The Palestine Liberation Organization (PLO) has said it is taking a series of measures to begin “disengaging” from Israel, including seeking action against the latter at the United Nations and the International Criminal Court (ICC).
After a long meeting on Saturday evening, the executive committee of the PLO said it had asked the Palestinian government to “begin devising plans to disengage from the Israeli occupation authorities at the political, security, economic and administrative levels …”
According to the official Palestinian news agency, Wafa, the executive committee also decided to form a higher committee to implement decisions such as the suspension of the PLO’s recognition of Israel.
The PLO – an umbrella of major Palestinian political parties – has been under pressure to change its strategy towards Israel in recent weeks.
On December 6, the United States decided to recognise Jerusalem as the capital of Israel – dealing a blow to the Palestinian leadership that has for more than two decades attempted to establish a state on the West Bank and Gaza Strip, with East Jerusalem as the capital.
Last month, the PLO announced it would look into revoking its recognition of Israel until the latter recognises the State of Palestine on those borders.
The statements, however, have been largely vague and non-binding, leading several other Palestinian political parties to disregard and criticise them.
Under the agreements signed between the PLO and Israel in 1993 and 1995 – known as the Oslo Accords– Israel has complete control over the Palestinian economy, civil and security matters in over 60 percent of the West Bank.
The Oslo deals also introduced security coordination between Israel and the Palestinians – a practice that involved sharing intelligence about attacks planned by Palestinians against Israelis.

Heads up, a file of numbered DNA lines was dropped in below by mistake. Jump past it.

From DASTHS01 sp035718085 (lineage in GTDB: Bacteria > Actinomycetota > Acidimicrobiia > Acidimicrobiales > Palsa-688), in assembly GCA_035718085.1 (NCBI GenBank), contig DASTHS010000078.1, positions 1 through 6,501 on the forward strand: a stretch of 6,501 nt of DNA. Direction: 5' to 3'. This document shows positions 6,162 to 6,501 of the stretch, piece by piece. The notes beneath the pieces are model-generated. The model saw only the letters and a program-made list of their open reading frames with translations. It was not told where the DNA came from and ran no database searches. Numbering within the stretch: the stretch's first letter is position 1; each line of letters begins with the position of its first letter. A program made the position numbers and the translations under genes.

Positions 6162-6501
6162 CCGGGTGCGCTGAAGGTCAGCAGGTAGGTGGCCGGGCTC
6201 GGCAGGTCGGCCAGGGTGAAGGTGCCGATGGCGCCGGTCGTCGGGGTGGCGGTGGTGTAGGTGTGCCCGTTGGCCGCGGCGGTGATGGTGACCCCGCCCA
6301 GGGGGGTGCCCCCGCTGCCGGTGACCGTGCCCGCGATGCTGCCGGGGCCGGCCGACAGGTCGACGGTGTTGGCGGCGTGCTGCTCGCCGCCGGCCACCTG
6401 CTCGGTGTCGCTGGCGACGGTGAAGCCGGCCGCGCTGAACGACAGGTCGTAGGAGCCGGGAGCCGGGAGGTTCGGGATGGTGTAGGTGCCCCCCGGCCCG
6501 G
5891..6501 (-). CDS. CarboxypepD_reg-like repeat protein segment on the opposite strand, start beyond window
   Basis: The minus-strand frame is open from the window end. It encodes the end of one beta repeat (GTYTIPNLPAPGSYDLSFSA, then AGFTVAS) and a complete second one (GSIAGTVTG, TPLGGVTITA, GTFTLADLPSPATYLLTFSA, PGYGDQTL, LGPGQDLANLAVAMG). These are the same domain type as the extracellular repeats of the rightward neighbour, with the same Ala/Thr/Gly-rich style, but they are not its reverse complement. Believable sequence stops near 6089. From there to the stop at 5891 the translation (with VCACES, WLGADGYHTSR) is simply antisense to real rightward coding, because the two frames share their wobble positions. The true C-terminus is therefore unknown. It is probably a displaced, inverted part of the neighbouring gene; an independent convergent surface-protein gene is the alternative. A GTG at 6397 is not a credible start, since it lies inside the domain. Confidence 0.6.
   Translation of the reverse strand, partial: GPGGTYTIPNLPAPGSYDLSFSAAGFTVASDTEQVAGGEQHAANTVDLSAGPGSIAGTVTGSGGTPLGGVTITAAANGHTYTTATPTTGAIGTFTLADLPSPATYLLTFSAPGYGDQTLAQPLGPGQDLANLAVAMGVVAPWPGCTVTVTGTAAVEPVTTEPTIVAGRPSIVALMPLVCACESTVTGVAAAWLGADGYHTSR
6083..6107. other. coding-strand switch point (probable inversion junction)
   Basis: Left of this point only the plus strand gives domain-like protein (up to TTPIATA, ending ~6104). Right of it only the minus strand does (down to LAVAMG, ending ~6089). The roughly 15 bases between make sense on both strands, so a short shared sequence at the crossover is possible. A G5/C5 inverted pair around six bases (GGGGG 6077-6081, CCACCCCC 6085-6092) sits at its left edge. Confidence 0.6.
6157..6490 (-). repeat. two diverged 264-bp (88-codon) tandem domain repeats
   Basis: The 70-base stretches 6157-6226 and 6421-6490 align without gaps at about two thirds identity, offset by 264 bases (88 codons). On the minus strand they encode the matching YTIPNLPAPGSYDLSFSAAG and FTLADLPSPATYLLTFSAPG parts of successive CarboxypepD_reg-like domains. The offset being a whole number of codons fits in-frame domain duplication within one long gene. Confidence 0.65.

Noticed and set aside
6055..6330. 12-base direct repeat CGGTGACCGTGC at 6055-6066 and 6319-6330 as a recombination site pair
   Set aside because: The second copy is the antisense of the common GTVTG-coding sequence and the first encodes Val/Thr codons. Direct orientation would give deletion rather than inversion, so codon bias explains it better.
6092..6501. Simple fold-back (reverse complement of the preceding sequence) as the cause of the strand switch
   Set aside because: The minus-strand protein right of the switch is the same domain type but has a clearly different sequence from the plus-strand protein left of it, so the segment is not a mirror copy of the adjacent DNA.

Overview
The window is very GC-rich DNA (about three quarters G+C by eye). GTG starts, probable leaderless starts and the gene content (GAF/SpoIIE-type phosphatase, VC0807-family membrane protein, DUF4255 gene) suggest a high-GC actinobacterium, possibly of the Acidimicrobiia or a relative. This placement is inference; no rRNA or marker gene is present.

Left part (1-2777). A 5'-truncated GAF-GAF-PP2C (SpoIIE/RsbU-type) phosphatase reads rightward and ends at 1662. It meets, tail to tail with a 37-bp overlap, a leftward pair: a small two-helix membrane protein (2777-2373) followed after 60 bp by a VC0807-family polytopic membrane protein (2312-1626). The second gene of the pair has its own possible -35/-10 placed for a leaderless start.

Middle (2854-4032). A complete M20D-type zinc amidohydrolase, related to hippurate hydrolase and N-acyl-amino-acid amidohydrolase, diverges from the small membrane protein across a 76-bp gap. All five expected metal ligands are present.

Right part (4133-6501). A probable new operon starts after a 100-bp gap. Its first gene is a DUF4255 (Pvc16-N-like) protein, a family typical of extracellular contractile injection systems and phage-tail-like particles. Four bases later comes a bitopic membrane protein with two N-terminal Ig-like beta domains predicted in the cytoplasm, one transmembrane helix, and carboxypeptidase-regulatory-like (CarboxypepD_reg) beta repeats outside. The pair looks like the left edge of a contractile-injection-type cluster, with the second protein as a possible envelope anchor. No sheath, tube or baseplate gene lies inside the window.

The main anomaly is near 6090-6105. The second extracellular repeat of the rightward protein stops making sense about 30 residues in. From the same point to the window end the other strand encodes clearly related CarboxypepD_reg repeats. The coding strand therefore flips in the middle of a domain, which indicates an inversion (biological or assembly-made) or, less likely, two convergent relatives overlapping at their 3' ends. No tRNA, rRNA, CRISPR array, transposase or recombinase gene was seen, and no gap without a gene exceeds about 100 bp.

But while the PLO has on several occasions vowed to end security coordination, it has never done so.
In a press release circulated after the meeting, the PLO said it had decided to request the ICC to “start a judicial inquiry into Israeli settlements, racial discrimination and the ongoing ethnic cleansing…”
The aim, it said, is to “hold Israeli politicians and military and security officials accountable and bring them before international justice”.
While Israel is not a party to the Rome Statute – the treaty of the ICC to which all members are bound to – its nationals could be tried by The Hague-based court for crimes committed on occupied Palestinian territory.
In 2015, the Palestinian government submitted its first file of evidence of Israeli war crimes.
But until now, the ICC has not moved past the “preliminary examination” of the “situation in Palestine”.
In this phase, the prosecutor is meant to determine whether the criteria have been met to warrant pursuing a formal investigation based on the information available publicly or submitted to the office and whether local courts are carrying out credible investigations.
In addition to vows to take Israel to the ICC, the PLO statement said Mahmoud Abbas, the president of the Palestinian Authority, would be speaking at the UN Security Council on February 20 to “reiterate his commitment for a peaceful settlement with Israel”.